Recently, Obama issued an executive order that places economic sanctions on individuals or group cyber attackers that aim to threaten US national security or economic activity. The order comes on the heels of a momentous year for malicious cyber crime—A report by PricewaterhouseCoopers found that the number of detected cyber attacks skyrocketed in 2014—up 48% from 2013. The average annualized cost of cyber crime came to $12.7 million for US private companies in 2014, according to a Ponemon study.

In addition to the order, the President has also proposed US legislation to Congress that would increase protection for consumers online. The proposal covers both cyber security and privacy, involving the modernization technology tools to combat cyber threats and promote information sharing across the private sector and government. The initiative to upgrade and innovate security technologies couldn’t come at a better time, given nearly 70% of organizations no longer believe the traditional username/password approach is an effective security firewall.

The US government involvement in combatting cyber crime follows actions already taken in Europe, with the EU Data Protection Rules designed to protect the flow of personal data within the region and extend protection across new technology developments like social networks and cloud computing.  Additionally, in December 2014, the European Banking Authority  (EBA) issued new comply-or-justify guidelines to implement a more secure online framework and protect online payment transactions from fraud. The guidelines require all online transactions to have “strong customer authentication” in place by August 1, 2015. In this situation, “strong customer authentication” is defined as at least two-factor authentication. Similarly, Obama’s executive order and proposed legislation echoes that of Europe, to ultimately help ensure “the Internet remains an enabler of global commerce and innovation.”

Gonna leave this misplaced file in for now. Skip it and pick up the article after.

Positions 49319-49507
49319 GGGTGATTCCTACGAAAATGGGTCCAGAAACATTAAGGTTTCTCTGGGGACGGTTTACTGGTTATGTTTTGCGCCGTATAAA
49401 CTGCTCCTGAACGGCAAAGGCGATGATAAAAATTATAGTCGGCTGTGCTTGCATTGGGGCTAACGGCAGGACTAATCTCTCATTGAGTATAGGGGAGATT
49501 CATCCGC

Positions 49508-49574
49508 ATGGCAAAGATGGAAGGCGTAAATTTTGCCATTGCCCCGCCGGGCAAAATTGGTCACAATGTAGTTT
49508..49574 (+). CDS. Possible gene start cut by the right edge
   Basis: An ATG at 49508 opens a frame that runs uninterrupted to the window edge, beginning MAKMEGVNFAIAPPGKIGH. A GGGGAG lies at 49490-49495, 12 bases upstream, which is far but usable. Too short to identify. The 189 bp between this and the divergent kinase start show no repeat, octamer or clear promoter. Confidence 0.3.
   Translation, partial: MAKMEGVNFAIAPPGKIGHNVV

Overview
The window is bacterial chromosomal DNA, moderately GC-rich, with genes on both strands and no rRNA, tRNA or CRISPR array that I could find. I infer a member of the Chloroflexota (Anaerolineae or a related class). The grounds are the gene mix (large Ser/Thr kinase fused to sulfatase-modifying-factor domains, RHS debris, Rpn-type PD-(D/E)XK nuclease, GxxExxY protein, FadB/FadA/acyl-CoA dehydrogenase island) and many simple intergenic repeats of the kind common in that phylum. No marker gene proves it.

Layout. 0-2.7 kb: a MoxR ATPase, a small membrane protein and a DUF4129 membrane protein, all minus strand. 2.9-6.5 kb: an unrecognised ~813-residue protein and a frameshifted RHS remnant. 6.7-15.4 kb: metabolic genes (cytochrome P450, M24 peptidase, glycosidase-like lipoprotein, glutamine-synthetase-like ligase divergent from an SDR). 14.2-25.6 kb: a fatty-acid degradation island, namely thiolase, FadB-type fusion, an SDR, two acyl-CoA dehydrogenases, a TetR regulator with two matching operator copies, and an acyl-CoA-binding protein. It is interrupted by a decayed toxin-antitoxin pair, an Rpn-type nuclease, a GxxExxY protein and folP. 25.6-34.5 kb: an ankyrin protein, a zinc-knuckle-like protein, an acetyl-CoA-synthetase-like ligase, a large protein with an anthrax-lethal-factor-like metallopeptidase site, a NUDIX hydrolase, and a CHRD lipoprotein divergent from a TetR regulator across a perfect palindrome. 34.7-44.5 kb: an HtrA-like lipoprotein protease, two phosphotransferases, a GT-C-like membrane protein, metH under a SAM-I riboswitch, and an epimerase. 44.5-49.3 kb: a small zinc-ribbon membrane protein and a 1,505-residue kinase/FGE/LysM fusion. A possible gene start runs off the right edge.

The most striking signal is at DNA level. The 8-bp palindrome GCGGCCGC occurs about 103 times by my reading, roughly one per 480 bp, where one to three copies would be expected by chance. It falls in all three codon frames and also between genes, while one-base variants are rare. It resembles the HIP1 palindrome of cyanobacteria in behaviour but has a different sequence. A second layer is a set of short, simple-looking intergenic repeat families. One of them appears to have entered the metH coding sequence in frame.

From a global perspective, governments are realizing the significant need to get involved and crack down on cyber crime. The US is tackling the issue with offensive tactics—going after cyber criminals with sanctions—while the EU is playing defense, securing up their online infrastructure. The involvement of government serves as a precursor to a more regulated cyber security environment in an effort to stave off breaches and protect government data, the private sector and consumer identities. As the mobile market continues to dominate, phone-based authentication will become the go-to solution for both governments and private companies to protect their users given its trifecta of benefits: cost effective, secure and universally accessible. We’ll likely see the security method make its way into regional legislation in the coming months as the frequency and impact of security breaches continue to escalate.

By Thorsten Trapp, Cofounder and CTO of Tyntec

BIO: Thorsten Trapp is the co-founder and CTO of Tyntec. He is a highly regarded mobile industry expert with over 20 years’ experience in the space.